This is where we are witnessing a support migration, as users increasingly begin to invest in external solid-state drives instead of HDDs either because of the price drops in cost per Gigabyte or the more useful and evident superior performance of an SSD over an HDD. Nowadays, there are very affordable solutions, which are smart investments when one thinks not only about the price but starts to value the time it takes to perform a task. The best example for backing up for a home or semi-professional user is undoubtedly Kingston’s XS1000, which offers a speed of more than 1000Mb per second, 5 years warranty, and capacities of 1 and 2TB in a size that fits in the palm of your hand.

“While many people opt for cloud backup, the most robust way to keep a backup of important files is both in the cloud and physically. And if possible, have it tripled, two on different devices (either in the cloud or on external storage) and a physical copy in a safe location, like a vault,” adds Do Porto.

However, Wolovick’s limitation about the “static” nature of backup rules remains: even if a medium promises to last 100 years, like the blank CDs from brands like Verbatim, Teltron, or Basf, the technology to use them may become obsolete.

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In the end, who has a CD player at hand today?

“Consideration must be given to prevention in 3 layers: Connection interface (where will you connect the disk?), storage format (where are the data stored?), and rewriting on a new medium (how do you move from one format to another?),” Wolovick points out.

The problem is that the commercial side always offers definitive solutions when, after all, nothing is permanent. Whether due to format changes or degradation, all storage mediums are subject to certain problems. This is why the 3, 2, 1 rule is good because it reminds us that problems can arise at any point in the process and that we must be prepared.

Regarding frequency, it’s possible to automate backups with specific software for that task.

“When we talk about the frequency of backup, there are no wrong answers. Obviously, automating the backup is an important help that allows us to increase the level of peace of mind with which we take care of our memories or important information; but how often we do it will depend on the dynamic of that information’s use and the level of importance it holds for the user,” adds the Kingston executive.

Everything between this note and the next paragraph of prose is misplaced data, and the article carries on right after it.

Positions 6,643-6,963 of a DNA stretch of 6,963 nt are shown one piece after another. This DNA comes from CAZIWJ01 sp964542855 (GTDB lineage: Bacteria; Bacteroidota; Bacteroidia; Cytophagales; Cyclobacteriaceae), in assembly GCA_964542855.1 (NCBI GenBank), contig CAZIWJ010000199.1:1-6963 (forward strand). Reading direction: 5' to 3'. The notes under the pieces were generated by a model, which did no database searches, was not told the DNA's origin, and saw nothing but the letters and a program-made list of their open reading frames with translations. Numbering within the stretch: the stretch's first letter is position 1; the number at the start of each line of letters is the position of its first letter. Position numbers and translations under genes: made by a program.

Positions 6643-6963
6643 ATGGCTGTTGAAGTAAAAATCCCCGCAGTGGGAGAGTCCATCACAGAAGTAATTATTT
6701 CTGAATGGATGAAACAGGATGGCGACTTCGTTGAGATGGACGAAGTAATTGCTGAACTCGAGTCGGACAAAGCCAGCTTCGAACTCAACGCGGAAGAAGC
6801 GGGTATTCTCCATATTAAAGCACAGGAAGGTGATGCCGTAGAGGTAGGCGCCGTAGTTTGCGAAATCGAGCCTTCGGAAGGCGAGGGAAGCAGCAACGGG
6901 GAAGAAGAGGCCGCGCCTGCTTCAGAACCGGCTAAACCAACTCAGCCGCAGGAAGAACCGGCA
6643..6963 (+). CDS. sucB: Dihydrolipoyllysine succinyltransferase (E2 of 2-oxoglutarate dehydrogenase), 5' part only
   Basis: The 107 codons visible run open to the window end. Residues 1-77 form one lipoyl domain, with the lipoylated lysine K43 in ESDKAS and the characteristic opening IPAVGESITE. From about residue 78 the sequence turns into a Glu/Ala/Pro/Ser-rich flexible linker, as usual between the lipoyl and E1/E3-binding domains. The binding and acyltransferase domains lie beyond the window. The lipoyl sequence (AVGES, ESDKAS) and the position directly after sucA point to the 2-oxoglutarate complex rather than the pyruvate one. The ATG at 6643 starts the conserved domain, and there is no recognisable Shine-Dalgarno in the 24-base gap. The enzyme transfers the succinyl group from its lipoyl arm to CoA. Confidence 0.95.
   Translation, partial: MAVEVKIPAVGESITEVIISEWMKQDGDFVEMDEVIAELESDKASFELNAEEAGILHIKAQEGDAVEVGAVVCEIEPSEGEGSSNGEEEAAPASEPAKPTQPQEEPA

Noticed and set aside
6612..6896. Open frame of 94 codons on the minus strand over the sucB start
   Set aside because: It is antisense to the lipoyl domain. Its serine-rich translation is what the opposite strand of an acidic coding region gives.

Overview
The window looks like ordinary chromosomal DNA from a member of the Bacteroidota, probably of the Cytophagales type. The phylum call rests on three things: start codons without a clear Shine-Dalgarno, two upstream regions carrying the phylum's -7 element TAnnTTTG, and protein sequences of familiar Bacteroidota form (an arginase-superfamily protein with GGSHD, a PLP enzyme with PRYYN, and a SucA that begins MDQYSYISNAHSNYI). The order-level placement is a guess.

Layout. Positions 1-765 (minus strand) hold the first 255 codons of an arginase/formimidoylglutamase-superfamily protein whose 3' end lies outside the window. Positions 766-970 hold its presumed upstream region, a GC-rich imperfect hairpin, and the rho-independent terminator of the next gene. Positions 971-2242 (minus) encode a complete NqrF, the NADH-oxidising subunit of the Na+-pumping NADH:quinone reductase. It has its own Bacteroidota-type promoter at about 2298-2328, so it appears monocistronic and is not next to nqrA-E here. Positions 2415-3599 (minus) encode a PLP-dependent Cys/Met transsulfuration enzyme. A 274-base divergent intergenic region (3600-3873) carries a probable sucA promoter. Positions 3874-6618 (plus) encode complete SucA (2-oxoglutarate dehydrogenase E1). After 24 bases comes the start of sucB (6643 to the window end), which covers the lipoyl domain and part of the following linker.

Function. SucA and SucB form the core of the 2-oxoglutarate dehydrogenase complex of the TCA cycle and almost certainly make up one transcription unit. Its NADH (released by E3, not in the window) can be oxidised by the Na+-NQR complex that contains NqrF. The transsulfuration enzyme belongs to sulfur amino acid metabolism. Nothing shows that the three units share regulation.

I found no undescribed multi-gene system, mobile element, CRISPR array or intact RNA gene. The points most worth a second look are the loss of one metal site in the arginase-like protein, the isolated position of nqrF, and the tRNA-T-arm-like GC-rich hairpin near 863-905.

“A user who generates little information (like photos or videos) on a weekly/monthly/yearly basis might afford to do it more sporadically, while at the same time, for a professional or a company, backup could be a daily process since the amount of information generated daily is significantly higher,” he concludes.

There’s a problem related to data retention. How long does a backup last on a disk? How much on a solid-state drive and on a tape? Wolovick explains:

After all, they are all leaky abstractions, presented as permanent mediums, but they’re not. You can’t just sit on a chair and not think about what it’s made of, and whether it’s going to collapse in 5 minutes. There’s a paper from 2022 discussing “retention failure.” NAND cells in Flash memory lose charge over time, and eventually… poof!

In this context, the academic reminds us of spinning rust, how Linus Torvalds derogatorily refers to rotational disks: How long does information last?

  • SSD: up to 2 years, needs to be powered
  • Mechanical disks (spinning rust): 9-20 years
  • Tape: about 30 years
  • CD/DVD: up to 25 years
  • Hieroglyphics: more than 2,000 years 🙂

The important thing, after all, is to be aware that some information can’t be recovered and, to avoid personal disappointments or work problems, making backups periodically (and checking them) is the best way to be prepared.

Juan Brodersen